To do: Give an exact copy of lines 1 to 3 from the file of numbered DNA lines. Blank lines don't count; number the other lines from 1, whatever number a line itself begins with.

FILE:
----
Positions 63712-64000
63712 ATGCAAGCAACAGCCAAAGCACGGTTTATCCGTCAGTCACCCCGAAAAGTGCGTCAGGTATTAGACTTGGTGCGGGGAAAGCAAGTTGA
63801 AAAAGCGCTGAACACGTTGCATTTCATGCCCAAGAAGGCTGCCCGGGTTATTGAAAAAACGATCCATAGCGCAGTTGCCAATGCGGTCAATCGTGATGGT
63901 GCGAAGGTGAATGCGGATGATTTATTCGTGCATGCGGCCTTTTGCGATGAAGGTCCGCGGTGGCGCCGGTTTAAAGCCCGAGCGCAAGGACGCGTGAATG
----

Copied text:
Positions 63712-64000
63712 ATGCAAGCAACAGCCAAAGCACGGTTTATCCGTCAGTCACCCCGAAAAGTGCGTCAGGTATTAGACTTGGTGCGGGGAAAGCAAGTTGA
63801 AAAAGCGCTGAACACGTTGCATTTCATGCCCAAGAAGGCTGCCCGGGTTATTGAAAAAACGATCCATAGCGCAGTTGCCAATGCGGTCAATCGTGATGGT